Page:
Jan 26 2020 Reflection
Sunday 26 January 2020
First Reading: IS 8:23—9:3
The Lord is my light and my salvation.
PS 27:1, 4, 13-14
Second Reading: 1 COR 1:10-13, 17
Gospel Reading: MT 4:12-23 OR 4:12-17
Today’s Note: Third Sunday in Ordinary Time
When Jesus heard that John had been arrested,
he withdrew to Galilee.
He left Nazareth and went to live in Capernaum by the sea,
in the region of Zebulun and Naphtali,
that what had been said through Isaiah the prophet
might be fulfilled:
Land of Zebulun and land of Naphtali,
the way to the sea, beyond the Jordan,
Galilee of the Gentiles,
the people who sit in darkness have seen a great light,
on those dwelling in a land overshadowed by death
light has arisen.
From that time on, Jesus began to preach and say,
“Repent, for the kingdom of heaven is at hand.”
As he was walking by the Sea of Galilee, he saw two brothers,
Simon who is called Peter, and his brother Andrew,
casting a net into the sea; they were fishermen.
He said to them,
“Come after me, and I will make you fishers of men.”
At once they left their nets and followed him.
He walked along from there and saw two other brothers,
James, the son of Zebedee, and his brother John.
They were in a boat, with their father Zebedee, mending their nets.
He called them, and immediately they left their boat and their father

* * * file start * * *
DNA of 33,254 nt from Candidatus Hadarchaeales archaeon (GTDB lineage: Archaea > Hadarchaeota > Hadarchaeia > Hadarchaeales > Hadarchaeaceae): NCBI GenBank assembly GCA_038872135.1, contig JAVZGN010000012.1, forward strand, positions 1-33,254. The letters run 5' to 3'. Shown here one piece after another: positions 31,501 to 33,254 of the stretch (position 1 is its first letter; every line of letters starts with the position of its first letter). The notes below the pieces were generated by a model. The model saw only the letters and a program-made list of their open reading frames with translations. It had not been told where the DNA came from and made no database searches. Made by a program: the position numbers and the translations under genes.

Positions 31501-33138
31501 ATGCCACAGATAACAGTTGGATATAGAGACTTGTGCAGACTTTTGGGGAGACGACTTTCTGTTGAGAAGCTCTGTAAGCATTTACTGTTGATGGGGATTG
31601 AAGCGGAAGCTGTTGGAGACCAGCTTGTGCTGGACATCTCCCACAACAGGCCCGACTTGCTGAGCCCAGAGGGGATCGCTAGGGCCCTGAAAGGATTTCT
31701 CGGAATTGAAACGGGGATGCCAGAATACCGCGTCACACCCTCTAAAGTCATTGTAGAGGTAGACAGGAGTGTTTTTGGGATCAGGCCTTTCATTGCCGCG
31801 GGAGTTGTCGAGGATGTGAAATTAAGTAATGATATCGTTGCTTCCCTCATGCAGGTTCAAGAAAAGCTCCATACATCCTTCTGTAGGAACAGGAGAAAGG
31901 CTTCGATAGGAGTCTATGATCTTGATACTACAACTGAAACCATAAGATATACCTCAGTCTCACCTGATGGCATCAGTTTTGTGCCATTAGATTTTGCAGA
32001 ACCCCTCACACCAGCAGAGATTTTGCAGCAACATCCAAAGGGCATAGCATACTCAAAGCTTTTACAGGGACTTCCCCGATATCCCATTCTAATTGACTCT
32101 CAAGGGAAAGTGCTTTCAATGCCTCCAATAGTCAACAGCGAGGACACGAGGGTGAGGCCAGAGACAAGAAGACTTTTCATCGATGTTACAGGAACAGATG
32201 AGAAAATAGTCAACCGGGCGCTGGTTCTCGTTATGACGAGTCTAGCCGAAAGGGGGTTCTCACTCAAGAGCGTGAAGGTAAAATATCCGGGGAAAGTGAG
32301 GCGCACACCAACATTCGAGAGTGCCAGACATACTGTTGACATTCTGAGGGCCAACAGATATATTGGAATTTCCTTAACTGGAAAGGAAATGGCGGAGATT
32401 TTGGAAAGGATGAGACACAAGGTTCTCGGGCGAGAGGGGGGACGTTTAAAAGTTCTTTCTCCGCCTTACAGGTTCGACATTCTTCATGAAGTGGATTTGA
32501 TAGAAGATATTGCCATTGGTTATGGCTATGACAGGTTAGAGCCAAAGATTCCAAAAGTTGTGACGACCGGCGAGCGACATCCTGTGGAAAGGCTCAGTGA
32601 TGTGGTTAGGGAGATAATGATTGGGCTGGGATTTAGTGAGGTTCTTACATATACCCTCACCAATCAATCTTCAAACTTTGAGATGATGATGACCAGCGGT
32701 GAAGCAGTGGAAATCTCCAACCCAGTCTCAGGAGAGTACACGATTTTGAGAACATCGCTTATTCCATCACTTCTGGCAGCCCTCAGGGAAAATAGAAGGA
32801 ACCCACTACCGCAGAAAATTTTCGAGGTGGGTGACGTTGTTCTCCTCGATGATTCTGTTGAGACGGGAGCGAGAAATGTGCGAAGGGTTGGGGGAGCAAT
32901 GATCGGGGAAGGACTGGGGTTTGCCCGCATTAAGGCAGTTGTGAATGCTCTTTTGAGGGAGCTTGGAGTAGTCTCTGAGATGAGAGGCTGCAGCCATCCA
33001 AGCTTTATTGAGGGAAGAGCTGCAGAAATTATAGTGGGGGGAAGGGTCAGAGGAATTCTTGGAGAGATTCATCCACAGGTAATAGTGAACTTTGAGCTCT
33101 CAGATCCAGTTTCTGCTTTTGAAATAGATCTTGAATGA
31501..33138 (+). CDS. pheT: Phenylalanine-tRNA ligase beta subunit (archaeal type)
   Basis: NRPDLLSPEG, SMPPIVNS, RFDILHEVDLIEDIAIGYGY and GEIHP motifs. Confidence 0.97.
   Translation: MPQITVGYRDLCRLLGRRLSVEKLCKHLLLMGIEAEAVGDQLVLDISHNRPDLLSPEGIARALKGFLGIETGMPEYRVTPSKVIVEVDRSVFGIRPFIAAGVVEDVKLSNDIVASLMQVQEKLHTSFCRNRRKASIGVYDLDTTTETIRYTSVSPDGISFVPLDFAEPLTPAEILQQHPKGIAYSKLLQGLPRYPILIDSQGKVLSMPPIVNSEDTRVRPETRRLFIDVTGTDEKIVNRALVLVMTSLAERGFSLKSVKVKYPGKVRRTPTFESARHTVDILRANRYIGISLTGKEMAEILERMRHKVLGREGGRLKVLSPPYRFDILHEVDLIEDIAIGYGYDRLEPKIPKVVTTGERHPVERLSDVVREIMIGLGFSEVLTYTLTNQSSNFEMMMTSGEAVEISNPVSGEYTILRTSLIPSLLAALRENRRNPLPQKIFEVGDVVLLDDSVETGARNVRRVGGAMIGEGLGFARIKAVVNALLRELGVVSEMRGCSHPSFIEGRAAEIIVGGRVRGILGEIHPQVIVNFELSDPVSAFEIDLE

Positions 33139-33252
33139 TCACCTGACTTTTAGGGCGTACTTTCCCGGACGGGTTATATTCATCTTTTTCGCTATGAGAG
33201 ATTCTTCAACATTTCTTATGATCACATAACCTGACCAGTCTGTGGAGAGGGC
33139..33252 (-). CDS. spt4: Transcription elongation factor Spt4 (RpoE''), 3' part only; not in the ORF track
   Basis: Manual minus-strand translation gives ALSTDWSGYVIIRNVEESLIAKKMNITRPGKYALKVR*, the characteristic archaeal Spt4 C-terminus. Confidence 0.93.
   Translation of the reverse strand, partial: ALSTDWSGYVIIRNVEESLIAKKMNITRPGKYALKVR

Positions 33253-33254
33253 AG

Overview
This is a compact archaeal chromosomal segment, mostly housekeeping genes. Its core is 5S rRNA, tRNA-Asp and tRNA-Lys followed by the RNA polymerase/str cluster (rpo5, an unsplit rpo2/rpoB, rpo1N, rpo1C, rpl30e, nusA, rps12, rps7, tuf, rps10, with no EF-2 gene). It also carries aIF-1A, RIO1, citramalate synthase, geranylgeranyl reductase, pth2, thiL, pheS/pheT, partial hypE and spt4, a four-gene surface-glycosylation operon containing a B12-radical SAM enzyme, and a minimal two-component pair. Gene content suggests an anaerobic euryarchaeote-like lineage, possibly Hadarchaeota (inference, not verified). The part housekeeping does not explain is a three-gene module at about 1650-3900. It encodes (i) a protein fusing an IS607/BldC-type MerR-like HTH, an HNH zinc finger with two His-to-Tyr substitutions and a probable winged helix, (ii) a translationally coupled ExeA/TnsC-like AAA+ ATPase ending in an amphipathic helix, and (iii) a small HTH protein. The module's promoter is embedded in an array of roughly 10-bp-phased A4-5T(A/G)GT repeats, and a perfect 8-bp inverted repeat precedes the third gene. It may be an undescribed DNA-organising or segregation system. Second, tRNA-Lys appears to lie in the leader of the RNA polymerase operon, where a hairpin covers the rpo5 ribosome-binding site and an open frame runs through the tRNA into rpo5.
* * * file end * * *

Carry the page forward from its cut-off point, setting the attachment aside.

and followed him.
He went around all of Galilee,
teaching in their synagogues, proclaiming the gospel of the kingdom,
and curing every disease and illness among the people.
On September 30 of last year, Pope Francis issued a letter declaring that the Third Sunday in Ordinary Time was to be set aside every year as the “Sunday of the Word of God.” The Holy Father urged pastors to celebrate this day with special homilies, added reverence to the Scriptures in Mass, and by encouraging us to take up the Scriptures anew and find in them the treasures of God’s word for our lives.
In his letter, Pope Francis spoke about how we cannot read the Bible in the same way we read any other book. “Since faith comes from hearing,” he wrote, “and what is heard is based on the word of Christ, believers are bound to listen attentively to the word of the Lord, both in the celebration of the liturgy and in their personal prayer and reflection” (Aperuit Illis, 7).
This “attentive listening” means asking the Holy Spirit, who has inspired the Scriptures, to breathe life into the words we read. It means trying to silence the other voices in our minds and quiet our anxious hearts so that we can hear God’s voice speaking to us. As Pope Francis wrote, “Without the work of the Spirit, there would always be a risk of remaining limited to the written text alone.” But as we take in God’s word prayerfully, it becomes for us “the living word of God, experienced and handed down in the faith of his holy people” (9).
God has a message just for you today, and that message may well be embedded in the readings you will hear at Mass. It will be something personal and inspiring. No one else will hear these readings in exactly the same way that you will. No one else will receive exactly the same message that you will. So practice the attentive listening that Pope Francis described. What is he saying to you? How will the “great light” of God’s word shine in your heart today (Isaiah 9:1)?
“Come, Holy Spirit! Open my ears and my heart to your word today.”